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OT win may help Baylor's future

Nov. 2, 2004

By MATT RICHARDS, sports writer

It's been a magical couple of days for sporting fans on Baylor's campus. Two of the longest droughts pertinent to the BU fan-base fell in dramatic fashion.

Just a look at the array of memorabilia on campus shows the major following the Boston Red Sox. After coming back from a 3-0 deficit against the New York Yankees, the Boston euphoria reached its pinnacle last Wednesday when the team captured its first World Series in 86 years.

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Robert Shaw | Lariat staff
Senior running back Anthony Krieg ran for 48 yards with a 15-yard gain. Krieg and the Bears upset the No. 16 Aggies 35-34 in OT Saturday.
Maybe the Baylor football team caught a portion of that enthusiasm and channeled it toward a 35-34 overtime victory over the Texas A&M University Aggies.

The win was the first for the Bears against the Aggies in 19 years -- dating back to 1985. The last time the Bears beat Texas A&M, Ronald Reagan was president, Mikhail Gorbachev was chief of Soviet Union, Baylor finished No. 17 in the national polls, I was in diapers and most of the freshman class hadn't even been born.

Needless to say, it'd been a while. But, as Red Sox and Baylor fans would both agree, better late than never.

Nobody thought the Bears had even an outside shot this weekend. This was the prediction on ESPN.com on Friday evening: "Even if the Aggies look ahead towards Oklahoma's visit in two weeks, there's no way they lose to Baylor."

After a 73-10 routing last season, why not?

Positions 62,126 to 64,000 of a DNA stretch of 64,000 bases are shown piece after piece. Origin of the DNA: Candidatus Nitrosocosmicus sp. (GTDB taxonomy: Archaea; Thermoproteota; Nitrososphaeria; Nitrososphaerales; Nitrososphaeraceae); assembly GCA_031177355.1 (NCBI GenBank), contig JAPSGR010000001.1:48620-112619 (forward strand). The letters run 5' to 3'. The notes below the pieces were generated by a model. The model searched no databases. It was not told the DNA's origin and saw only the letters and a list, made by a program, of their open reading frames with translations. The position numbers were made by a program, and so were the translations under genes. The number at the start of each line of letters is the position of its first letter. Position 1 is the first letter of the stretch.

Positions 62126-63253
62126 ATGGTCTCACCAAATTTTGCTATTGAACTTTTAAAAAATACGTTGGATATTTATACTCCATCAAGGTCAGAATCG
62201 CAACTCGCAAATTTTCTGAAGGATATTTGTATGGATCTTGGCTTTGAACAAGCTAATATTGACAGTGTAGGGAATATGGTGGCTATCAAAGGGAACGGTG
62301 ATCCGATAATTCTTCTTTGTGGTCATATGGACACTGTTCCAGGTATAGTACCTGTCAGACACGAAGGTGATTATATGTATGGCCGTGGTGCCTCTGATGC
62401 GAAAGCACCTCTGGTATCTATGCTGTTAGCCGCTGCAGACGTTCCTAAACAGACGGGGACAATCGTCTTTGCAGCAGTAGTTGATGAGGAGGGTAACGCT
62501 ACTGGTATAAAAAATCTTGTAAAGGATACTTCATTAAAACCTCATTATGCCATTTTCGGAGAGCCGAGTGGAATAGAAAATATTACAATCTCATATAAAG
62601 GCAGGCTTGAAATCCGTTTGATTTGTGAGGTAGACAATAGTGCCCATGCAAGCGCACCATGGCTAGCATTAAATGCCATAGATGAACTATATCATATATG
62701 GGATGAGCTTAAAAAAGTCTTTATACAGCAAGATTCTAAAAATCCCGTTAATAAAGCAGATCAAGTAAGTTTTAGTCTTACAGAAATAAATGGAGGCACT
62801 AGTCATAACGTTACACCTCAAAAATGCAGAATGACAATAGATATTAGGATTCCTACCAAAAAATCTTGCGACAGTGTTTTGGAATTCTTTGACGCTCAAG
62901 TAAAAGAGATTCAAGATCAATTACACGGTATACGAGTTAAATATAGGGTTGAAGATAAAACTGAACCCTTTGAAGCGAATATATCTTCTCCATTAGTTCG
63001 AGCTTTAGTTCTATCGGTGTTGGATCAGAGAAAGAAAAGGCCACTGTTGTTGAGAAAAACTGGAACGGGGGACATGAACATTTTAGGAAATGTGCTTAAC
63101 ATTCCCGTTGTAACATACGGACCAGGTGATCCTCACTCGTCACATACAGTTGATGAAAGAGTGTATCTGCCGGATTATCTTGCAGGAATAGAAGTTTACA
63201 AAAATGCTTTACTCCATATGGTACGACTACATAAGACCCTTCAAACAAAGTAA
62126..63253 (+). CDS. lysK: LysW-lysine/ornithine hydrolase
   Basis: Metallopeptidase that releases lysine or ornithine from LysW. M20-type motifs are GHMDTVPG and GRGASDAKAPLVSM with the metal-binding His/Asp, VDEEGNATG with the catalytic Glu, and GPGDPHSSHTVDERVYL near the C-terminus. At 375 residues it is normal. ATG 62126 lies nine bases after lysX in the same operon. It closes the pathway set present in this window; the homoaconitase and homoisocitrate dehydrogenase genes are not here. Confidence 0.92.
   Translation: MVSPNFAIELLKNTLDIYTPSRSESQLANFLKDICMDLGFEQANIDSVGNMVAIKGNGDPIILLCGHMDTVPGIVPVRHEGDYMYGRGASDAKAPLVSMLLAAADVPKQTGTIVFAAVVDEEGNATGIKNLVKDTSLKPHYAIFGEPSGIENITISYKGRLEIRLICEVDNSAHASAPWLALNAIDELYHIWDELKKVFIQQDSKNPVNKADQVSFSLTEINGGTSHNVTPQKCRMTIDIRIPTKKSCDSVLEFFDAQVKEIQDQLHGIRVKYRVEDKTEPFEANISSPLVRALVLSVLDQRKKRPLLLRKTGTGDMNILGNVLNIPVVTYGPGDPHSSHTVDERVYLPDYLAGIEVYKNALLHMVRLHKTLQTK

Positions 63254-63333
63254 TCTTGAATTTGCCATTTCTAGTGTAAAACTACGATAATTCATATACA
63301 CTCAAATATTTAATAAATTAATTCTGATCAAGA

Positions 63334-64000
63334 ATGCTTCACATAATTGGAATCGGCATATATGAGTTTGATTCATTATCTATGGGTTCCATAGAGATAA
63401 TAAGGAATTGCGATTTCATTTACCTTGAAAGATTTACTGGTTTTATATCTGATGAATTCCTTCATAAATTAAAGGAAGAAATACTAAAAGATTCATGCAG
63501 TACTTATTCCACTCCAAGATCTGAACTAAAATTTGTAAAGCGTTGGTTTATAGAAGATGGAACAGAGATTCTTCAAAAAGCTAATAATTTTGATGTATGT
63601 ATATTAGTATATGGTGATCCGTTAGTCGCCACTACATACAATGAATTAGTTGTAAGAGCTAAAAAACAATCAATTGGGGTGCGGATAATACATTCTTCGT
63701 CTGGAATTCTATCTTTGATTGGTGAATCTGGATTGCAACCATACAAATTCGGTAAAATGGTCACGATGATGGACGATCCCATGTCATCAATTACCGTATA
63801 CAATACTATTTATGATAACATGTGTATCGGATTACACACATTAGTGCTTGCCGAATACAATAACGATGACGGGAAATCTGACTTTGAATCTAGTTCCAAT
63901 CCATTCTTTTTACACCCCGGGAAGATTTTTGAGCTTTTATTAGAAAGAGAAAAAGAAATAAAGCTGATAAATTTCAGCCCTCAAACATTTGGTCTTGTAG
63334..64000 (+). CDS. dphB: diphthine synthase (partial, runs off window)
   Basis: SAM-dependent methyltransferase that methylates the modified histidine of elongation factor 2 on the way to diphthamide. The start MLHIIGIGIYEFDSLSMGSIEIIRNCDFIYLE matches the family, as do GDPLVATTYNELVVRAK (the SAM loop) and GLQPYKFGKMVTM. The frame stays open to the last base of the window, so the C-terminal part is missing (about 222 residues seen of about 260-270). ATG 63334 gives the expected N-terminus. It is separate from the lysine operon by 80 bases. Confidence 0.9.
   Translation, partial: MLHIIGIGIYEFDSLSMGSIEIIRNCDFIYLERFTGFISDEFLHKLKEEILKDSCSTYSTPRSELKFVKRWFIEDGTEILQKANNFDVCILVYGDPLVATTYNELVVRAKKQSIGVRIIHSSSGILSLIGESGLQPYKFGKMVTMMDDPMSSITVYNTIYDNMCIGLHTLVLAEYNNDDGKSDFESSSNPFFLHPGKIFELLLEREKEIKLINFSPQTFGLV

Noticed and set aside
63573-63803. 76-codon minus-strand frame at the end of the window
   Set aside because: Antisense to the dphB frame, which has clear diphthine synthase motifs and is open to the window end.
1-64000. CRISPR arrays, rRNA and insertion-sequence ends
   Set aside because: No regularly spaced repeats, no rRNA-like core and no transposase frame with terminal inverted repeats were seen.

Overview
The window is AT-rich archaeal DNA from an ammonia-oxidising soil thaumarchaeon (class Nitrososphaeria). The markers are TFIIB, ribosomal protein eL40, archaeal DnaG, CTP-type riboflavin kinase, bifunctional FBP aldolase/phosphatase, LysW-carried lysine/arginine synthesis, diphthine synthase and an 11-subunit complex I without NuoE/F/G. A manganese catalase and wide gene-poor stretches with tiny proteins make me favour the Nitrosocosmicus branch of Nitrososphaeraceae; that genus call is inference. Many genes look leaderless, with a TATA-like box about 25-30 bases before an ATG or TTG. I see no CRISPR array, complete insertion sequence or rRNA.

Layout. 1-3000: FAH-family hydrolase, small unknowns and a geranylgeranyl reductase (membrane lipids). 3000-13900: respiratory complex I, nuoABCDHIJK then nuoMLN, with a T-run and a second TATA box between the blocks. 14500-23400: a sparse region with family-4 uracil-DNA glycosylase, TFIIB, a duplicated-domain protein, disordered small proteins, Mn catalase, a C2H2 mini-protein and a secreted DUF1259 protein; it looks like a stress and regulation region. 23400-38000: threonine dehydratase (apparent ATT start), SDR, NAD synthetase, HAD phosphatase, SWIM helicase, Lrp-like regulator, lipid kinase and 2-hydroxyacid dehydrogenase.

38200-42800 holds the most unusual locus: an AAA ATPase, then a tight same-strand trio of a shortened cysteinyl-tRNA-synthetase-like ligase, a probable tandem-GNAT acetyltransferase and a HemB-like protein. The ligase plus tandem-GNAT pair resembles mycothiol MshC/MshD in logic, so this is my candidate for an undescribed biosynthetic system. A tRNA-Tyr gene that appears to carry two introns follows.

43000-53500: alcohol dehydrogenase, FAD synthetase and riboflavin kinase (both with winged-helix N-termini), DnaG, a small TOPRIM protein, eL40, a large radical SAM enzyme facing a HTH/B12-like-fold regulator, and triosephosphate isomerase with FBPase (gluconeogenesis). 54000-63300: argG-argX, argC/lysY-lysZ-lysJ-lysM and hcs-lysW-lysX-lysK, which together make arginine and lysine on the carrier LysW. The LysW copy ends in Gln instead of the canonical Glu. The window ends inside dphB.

I'm sure most of the team saw this weekend as little more than a tuneup for their last two games against the University of Oklahoma and The University of Texas.

Unfortunately for Aggie fans, the negligence of their team will cost them a run for the Big 12 South title and probably a Cotton Bowl birth. Had the Aggies captured a win against the Bears, the stage would have been set for a redemptive match up at home against the Sooners in two weeks.

Now, that game will bear little weight on the overall standings of the Big 12. The Big 12 South is back to a two-horse race between Texas and Oklahoma.

For Baylor, few things can be immediately garnered from this victory except for countless pieces of goalpost for its fans. Had the Bears captured non-conference victories earlier in the year, the game might have had bowl ramifications, lending Baylor players and fans to ponder the what-ifs.

But the victory does have long-term ramifications. It will definitely help Baylor in recruiting throughout Texas. Shaky players who have already made verbal commitments are almost assured signs in February, while undecided recruits may be persuaded to rethink Baylor.

It pumps renewed life into Baylor football's fan base. The fan base has been slowly diminishing to almost extinction during the past 10 years after eight consecutive losing seasons. If the Bears capitalize on this victory by effectively marketing the team, they could recapture some fans lost over time.

Finally, it gives head Coach Guy Morriss job security for the remainder of his contract. I know that Baylor's athletic administration has always said they were in for the long-haul, but the reality is that the heat was going to be on if the Bears went winless in the Big 12. This win gives Morriss and his staff extra time to nurture the team.

Even with this momentum-building win, the future still remains murky for the Bears.

Consider that the program was in a similar situation in 1997 after a 23-21 upset of Texas at home. Many believed then the Bears were on the way up. The hype following the victory was all for not, as the Bears went on to lose the remainder of that season's games. Since the upset, the Bears are a combined 3-40 in conference play.

Be wary of thinking this win will be the victory that turns the program around. But if the Bears can take advantage of this opportunity through recruiting and marketing, it could lead to victories down the road, which may turn the program around.